Church Fathers that Allowed Remarriage after Divorce
This particular topic came up in discussion with a friend of mine who is a Ph.D. student at Dallas Theological Seminary. He argured that divorce and remarriage in the case of adultery was sanctioned by the early church. To support his position he could only produce three obscure references out of the voluminous works of the fathers that attested to his point. I have include them here a reference.
St. Epiphanius of Cyprus (403)
“He who cannot keep continence after the death of his first wife, or who has separated from his wife for a valid motive, as fornication, adultery, or another misdeed, if he takes another wife, or if the wife takes another husband, the divine word does not condemn him nor exclude him from the Church or the life; but she tolerates it rather on account of his weakness” (Against Heresies).
On 1 Corinthians 7, 10-11. “‘A woman may not leave her husband. If she has left him, she may not remarry.’ This is the Apostle's advice, that, if she has left her husband because of his bad behavior, she remains unmarried. ‘Or she should be reconciled to her husband.’ In case she cannot contain herself, because she does not want to fight against the flesh, she should be reconciled to her husband; for it is not permitted to the woman to marry (again) if she has divorced her husband because of (his) fornication or apostasy . . .
If however the man has apostatized, or seeks to change the use of his wife, the woman may neither marry another man or return to him. ‘And the husband should not divorce his wife.’ Understood however is: except in the case of fornication. And therefore the Apostle does not add, as in the case of the woman, that he should remain as he is when he has divorced her. For to a man it is allowed to take a (new) wife if he has divorced a (previous) wife who sinned since a man is not restricted by the law as the woman is; for the husband is the head of his wife.”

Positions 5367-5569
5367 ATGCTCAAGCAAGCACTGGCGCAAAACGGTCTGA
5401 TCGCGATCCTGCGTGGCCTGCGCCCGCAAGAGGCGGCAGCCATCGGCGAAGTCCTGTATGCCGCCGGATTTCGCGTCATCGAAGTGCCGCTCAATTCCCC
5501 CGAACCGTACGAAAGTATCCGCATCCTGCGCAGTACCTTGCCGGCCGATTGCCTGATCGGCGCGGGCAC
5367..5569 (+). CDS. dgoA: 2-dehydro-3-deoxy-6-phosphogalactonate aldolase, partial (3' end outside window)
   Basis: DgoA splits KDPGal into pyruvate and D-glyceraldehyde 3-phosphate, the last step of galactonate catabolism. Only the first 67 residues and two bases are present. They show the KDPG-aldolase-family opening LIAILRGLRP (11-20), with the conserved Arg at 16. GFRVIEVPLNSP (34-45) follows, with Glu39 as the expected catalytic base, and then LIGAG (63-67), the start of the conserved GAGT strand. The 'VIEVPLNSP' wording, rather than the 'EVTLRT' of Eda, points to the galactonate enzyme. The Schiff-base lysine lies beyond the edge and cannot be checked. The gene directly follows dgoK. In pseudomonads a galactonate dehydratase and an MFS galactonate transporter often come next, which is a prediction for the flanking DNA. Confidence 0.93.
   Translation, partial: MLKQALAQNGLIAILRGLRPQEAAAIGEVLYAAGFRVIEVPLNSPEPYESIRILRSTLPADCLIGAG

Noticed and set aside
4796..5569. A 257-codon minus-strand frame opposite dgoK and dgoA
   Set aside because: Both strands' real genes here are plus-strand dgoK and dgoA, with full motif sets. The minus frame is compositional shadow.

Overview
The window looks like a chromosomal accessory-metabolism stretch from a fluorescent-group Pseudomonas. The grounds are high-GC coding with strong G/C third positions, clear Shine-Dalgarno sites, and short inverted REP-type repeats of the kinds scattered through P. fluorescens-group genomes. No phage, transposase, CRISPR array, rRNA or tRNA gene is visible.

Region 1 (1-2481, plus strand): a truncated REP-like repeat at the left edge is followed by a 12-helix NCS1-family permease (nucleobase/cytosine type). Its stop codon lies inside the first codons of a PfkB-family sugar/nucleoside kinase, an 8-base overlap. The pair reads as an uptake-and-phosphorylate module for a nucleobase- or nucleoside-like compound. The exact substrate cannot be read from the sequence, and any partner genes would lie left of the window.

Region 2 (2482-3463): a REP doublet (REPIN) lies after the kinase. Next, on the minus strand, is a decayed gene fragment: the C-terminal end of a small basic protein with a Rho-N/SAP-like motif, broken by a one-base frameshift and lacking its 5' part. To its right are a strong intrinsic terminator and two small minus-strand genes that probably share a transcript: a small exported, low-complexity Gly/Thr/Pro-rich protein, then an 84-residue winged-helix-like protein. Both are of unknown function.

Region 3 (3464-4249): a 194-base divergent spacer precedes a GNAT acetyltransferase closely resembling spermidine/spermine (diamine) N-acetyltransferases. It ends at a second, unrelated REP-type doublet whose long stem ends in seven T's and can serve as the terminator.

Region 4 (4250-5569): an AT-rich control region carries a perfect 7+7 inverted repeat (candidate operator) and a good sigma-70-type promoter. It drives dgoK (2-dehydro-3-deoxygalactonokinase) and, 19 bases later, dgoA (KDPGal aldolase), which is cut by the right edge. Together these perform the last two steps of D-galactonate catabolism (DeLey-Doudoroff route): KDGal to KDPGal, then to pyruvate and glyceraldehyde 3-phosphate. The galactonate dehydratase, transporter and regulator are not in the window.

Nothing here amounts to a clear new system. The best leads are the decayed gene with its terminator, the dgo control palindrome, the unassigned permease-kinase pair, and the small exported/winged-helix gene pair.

The First Canonical Epistle of Our Holy Father Basil, Archbishop of Cæsarea in Cappadocia to Amphilochius, Bishop of Iconium.
These canons of St. Basil’s are annotated by Zonaras, Balsamon and Aristenus, and of them there is also the Ancient Epitome which will be found in Beveridge (Synod., Tom. II., p. 47). Johnson gives the date of these canons as later than the year 370.
(This Epistle, number cxxxviii., is found translated in Volume VIII. of the Second Series of the Nicene and Post-Nicene Fathers, p. 223 et seqq.)
Our Lord is equal, to the man and woman forbidding divorce, save in case of fornication; but custom requires women to retain their husbands, though they be guilty of fornication. The man deserted by his wife may take another, and though he were deserted for adultery, yet St. Basil will be positive, that the other woman who afterward takes him is guilty of adultery; but the wife is not allowed this liberty. And the man who deserts an innocent wife is not allowed to marry.
The Second Canonical Epistle of the Same.
(This is found translated in the same volume last referred to, Epistle cxcix., p. 236 et seqq.)
A married man committing lewdness with a single woman, is severely punished as guilty of fornication, but we have no canon to treat such a man as an adulterer; but the wife must co-habit with such a one: But if the wife be lewd, she is divorced, and he that retains her is [thought] impious; such is the custom, but the reason of it does not appear.
If a woman leave her husband, and if it do upon inquiry appear, that she did it without reason, she deserves to be punished; but let him continue in communion.
A widow being at her own discretion, may marry to whom she will.
A woman dismissed from her husband, ought to remain unmarried, in my judgment.
The Third Epistle of the Same to the Same.
(Found in lib. cit., p. 255, et seqq. Epistle ccxvii. )
All incestuous conjunction, as adultery.
A reader or minister lying with a woman he has only espoused, shall cease from his function one year; but if he have not espoused her, he shall [wholly] cease from his ministry.